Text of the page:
We’ve had housegroups at Messiah for close to 40 years. I’ve been in a number of them over the years, ranging in size from about six or seven members to 15+ members. Some have been intergenerational, while others have been mostly folks of similar ages. Housegroups aren’t another add-on program though. Rather they are an introduction to Christian community and a glimpse into how we can be the body of Christ with and for each other.
I was a bit reluctant to join a housegroup at first because I wasn’t sure what I was getting myself into – was it going to be too touchy-feely for an introvert like me? But receiving an in-person invitation from someone I trusted was difficult to refuse so I gave it a try. I was at Messiah because going to church seemed to be a good option for an introvert needing to find a place to make some friends. I joined the choir and after a while, somewhat reluctantly, also joined a housegroup. In housegroup we did a study called “Expressing His Life,” which got me into scripture and reflecting on who this person Jesus was.
Although my Dad was an Episcopal priest and professor of theology and ethics at an Episcopal seminary, I was biblically illiterate. We didn’t go to church with any regularity while I was growing up, and I hadn’t even heard about vacation bible school before I began attending at Messiah in my late 20’s. I got confirmed the summer before my 9th grade year when I was entering an Episcopal high school – so I’d be able to take communion and fit in with the other students there. God and faith were pretty academic topics in our household, and I hadn’t been challenged to explore either of them on a more personal level.
In housegroup I learned how to pray – it was helpful to be in a group context where I could observe others and get past my own hang-ups about “doing it wrong.” I was exposed to both extemporaneous prayer and to using the Book of Common Prayer in housegroup. In housegroup (and from the pulpit) we were regularly being challenged and challenging ourselves to take God seriously and to let Jesus and the Holy Spirit into our day-to-day lives.
The housegroups I’ve been in have come around and supported their members through job issues and transitions, cancer journeys, miscarriages, deaths, life choices. Helping each other to discern the paths that Jesus would choose for us – it’s very difficult to do discernment in a vacuum. My housegroup encouraged me to go to Cursillo, which helped me gain a fuller understanding of intercessory prayer and the vastness of God’s grace in our lives.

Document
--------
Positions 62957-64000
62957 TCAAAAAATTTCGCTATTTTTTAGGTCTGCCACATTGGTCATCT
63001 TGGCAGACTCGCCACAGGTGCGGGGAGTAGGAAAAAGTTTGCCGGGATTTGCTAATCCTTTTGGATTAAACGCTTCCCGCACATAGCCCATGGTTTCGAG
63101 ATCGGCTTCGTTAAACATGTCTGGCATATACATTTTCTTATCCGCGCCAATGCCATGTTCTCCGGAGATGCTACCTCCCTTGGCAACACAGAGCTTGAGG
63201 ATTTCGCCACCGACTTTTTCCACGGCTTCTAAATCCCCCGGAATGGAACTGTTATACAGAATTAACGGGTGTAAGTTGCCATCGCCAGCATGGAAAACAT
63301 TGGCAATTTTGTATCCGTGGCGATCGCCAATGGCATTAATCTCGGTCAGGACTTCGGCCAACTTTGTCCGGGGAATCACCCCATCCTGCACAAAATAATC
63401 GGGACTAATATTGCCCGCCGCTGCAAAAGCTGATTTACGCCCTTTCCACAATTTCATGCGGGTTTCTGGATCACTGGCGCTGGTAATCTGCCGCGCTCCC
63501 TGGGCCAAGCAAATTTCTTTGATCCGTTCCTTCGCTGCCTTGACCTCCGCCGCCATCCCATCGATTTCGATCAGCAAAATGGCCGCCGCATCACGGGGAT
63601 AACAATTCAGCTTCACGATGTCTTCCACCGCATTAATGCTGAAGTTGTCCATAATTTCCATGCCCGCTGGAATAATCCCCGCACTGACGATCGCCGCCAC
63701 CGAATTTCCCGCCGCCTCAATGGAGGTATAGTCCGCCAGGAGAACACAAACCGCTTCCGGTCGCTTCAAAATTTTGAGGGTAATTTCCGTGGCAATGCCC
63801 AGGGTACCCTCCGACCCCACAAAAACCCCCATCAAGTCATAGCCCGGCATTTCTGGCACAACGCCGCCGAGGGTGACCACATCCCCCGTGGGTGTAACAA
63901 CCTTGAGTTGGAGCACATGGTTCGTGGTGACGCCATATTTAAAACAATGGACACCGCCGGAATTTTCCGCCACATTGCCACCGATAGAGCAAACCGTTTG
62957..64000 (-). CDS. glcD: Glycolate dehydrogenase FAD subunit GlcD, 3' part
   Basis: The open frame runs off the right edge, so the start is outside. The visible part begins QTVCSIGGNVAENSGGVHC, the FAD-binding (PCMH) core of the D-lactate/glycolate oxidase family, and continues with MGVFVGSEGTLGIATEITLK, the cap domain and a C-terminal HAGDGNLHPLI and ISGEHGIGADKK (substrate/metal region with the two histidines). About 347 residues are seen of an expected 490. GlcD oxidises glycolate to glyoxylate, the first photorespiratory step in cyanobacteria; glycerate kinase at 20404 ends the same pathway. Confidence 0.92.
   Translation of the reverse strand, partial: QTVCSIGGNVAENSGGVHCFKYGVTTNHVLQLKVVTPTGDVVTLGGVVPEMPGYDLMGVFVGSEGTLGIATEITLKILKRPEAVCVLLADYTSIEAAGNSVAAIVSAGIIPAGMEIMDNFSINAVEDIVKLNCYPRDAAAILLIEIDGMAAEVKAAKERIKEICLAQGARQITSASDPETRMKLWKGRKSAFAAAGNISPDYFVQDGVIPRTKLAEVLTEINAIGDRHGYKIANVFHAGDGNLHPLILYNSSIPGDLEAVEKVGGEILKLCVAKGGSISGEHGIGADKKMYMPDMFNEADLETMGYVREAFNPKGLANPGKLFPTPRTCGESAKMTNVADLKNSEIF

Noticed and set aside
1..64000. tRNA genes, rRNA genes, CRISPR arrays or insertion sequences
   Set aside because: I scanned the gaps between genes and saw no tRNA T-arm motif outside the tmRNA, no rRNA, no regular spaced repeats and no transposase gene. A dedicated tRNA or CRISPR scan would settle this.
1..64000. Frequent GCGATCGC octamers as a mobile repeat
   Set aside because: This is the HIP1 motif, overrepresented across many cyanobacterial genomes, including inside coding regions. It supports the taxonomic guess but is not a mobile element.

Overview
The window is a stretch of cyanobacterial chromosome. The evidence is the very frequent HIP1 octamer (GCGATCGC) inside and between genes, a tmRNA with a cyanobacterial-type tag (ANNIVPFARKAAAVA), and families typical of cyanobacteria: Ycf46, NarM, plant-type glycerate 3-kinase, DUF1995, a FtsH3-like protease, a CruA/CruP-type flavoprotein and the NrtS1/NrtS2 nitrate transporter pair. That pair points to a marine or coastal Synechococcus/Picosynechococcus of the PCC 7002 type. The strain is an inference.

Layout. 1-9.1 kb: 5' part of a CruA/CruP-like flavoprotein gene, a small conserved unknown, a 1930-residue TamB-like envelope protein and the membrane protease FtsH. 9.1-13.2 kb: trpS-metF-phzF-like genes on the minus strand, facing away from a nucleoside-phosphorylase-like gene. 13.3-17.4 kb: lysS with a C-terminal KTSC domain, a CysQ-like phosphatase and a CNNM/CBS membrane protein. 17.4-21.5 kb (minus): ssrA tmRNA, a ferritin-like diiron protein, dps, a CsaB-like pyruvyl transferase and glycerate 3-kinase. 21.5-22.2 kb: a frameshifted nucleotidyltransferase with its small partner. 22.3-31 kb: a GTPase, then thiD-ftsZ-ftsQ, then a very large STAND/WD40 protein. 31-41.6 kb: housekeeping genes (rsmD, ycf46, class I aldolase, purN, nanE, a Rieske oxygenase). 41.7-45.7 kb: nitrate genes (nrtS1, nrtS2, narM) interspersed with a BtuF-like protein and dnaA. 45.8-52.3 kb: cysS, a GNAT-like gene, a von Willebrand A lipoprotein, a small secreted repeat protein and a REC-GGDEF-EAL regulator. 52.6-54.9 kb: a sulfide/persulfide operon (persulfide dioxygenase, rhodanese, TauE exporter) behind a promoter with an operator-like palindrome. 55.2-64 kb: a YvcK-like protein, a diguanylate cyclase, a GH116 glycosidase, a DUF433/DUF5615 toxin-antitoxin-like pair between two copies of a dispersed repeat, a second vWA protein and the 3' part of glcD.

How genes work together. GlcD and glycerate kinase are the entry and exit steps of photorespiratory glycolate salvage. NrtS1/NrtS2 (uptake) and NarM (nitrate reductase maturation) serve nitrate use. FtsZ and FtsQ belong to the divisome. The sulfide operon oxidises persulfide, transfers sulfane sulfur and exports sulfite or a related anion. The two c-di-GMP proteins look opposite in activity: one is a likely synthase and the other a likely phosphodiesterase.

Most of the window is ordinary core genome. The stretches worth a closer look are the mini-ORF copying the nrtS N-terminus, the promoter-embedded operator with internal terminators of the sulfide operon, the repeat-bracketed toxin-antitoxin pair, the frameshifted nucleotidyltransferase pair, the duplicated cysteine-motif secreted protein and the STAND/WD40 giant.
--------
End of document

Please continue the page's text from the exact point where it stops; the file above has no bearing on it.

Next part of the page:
It was in housegroup that I discerned my need to forgive my father, whom I had been estranged from for over a decade. (He was an Episcopal priest and professor at an Episcopal seminary, who had an affair, divorced my mother, and married the seminary student with whom he had the affair.) I had held onto my “righteous” anger for so long that I didn’t have a clue about how to give it up. That’s where housegroup again came through and the power of prayer became evident in my own life. At first we just prayed for me to want to want to forgive my father. I had no desire to forgive him. When that prayer worked and my desire to forgive my father began to grow, we prayed that I would forgive my father. Eventually I got to the point of forgiveness and actually forgave him. When that happened it was like a flood gate had been lifted and I was suddenly freed from the weight of my own unforgiveness. My faith grew by leaps and bounds at this point, as I felt myself moving into right relationship with each member of the Trinity.
My life changed, perhaps it would be more accurate to say that my understanding of whose life this is that I am living, changed. My whole paradigm shifted. This was and is no longer my life to live – it’s a life that is on loan to me from God himself. And Jesus accompanies me on this journey and He lives through this life I live. And the Holy Spirit guides me to return again and again to walk and talk and laugh and cry with Jesus, or to curl up in God’s lap like a little child when I am particularly drained or weak.